knitr::opts_chunk$set( collapse = TRUE, comment = "#>" )

All fable models with formula-based model specification support a highly flexible specification of transformations. Specified transformations are automatically back-transformed and bias adjusted to produce forecast means and fitted values on the original scale of the data.

The transformation used for the model is defined on the left of the tilde (`~`

) in the formula. For example, when forecasting Melbourne `Trips`

from the `tsibble::tourism`

dataset, a square root transformation can applied using `sqrt(Trips)`

.

library(fable) library(tsibble) library(dplyr) tourism %>% filter(Region == "Melbourne") %>% model(ETS(sqrt(Trips)))

Multiple transformations can be combined using this interface, allowing more complicated transformations to be used. A simple example of a combined transformation is $f(x) = log(x+1)$, as it involves both a `log`

transformation, and a `+1`

transformation. This transformation is commonly used to overcome a limitation of using log transformations to preserve non-negativity, on data which contains zeroes.

Simple combined transformations and backtransformations can be constructed automatically.

library(tsibble) tourism %>% filter(Region == "Melbourne") %>% model(ETS(log(Trips + 1)))

It is possible to extend the supported transformations by defining your own transformation with an appropriate back-transformation function. It is assumed that the first argument of your function is your data which is being transformed.

A useful transformation which is not readily supported by fable is the scaled logit, which allows the forecasts to be bounded by a given interval (*forecasting within limits*). The appropriate transformation to ensure the forecasted values are between $a$ and $b$ (where $a<b$) is given by:

$$f(x) = \log\left(\dfrac{x-a}{b-x}\right)$$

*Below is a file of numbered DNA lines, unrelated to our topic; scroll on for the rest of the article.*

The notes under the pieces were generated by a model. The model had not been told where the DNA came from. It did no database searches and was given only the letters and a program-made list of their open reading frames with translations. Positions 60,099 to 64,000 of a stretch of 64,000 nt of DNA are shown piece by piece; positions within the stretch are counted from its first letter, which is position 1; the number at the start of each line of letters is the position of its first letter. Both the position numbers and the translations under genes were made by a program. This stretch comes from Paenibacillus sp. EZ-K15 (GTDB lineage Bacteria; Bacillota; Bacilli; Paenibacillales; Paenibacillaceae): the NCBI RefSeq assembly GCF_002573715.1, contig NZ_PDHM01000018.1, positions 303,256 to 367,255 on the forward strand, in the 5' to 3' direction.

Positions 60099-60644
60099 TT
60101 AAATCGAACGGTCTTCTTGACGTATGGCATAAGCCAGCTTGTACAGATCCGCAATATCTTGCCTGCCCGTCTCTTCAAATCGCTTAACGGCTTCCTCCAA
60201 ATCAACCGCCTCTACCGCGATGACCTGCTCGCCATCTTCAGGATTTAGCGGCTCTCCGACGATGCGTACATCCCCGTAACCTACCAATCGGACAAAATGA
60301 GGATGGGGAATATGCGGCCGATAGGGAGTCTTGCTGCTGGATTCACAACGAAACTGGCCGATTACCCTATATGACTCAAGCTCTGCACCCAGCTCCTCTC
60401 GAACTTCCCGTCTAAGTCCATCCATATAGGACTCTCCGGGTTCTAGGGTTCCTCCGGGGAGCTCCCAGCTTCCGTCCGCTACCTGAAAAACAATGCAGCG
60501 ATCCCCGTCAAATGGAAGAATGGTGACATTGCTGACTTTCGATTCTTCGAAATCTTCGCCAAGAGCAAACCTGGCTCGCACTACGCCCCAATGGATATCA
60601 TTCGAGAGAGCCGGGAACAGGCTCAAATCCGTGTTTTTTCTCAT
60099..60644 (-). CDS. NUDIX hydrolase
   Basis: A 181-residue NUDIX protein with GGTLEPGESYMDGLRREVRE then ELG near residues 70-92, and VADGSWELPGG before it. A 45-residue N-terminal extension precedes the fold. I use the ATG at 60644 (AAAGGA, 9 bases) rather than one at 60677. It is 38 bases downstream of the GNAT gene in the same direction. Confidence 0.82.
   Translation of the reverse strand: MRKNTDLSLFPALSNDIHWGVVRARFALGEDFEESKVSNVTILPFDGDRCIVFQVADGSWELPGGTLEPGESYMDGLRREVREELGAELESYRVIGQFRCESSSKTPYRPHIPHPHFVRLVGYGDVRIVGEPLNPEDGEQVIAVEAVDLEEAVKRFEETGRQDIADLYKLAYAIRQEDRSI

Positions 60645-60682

Inverting this transformation gives the appropriate back-transformation of:

$$f^{-1}(x) = \dfrac{a + be^x}{1 + e^x} = \dfrac{(b-a)e^x}{1 + e^x} + a$$
To use this transformation for modelling, we can pair the transformation with its back transformation using the `new_transformation`

function from `fabletools`

. This function which accepts two inputs: first the transformation, and second the back-transformation.

scaled_logit <- function(x, lower=0, upper=1){ log((x-lower)/(upper-x)) } inv_scaled_logit <- function(x, lower=0, upper=1){ (upper-lower)*exp(x)/(1+exp(x)) + lower } my_scaled_logit <- new_transformation(scaled_logit, inv_scaled_logit)

Once you define your transformation as above, it is ready to use anywhere you would normally use a transformation.

cbind(mdeaths, fdeaths) %>% as_tsibble(pivot_longer = FALSE) %>% model(ETS(my_scaled_logit(mdeaths, 750, 3000) ~ error("A") + trend("N") + season("A"))) %>% report()

When forecasting with transformations, the model is fitted and forecasted using the transformed data. To produce forecasts of the original data, the predicted values must be back-transformed. However this process of predicting transformed data and backtransforming predictions usually results in producing forecast medians. To convert the forecast medians into forecast means, a transformation bias adjustment is required:

$$\hat{y} = f^{-1}(\tilde{y}) + \dfrac{1}{2}\sigma^2\dfrac{\partial^2}{\partial \tilde{y}^2}f^{-1}(\tilde{y})$$ Note that the forecast medians are given by $f^{-1}(\tilde{y})$, and the adjustment needed to produce forecast means ($\hat{y}$) is $\dfrac{1}{2}\sigma^2\dfrac{\partial^2}{\partial \tilde{y}^2}f^{-1}(\tilde{y})$.

The fable package automatically produces forecast means (by back-transforming and adjusting the transformed forecasts). The forecast medians can be obtained via the forecast intervals when `level=0`

.

More information about adjusting forecasts to compute forecast means can be found at *the forecast mean after back-transformation*.

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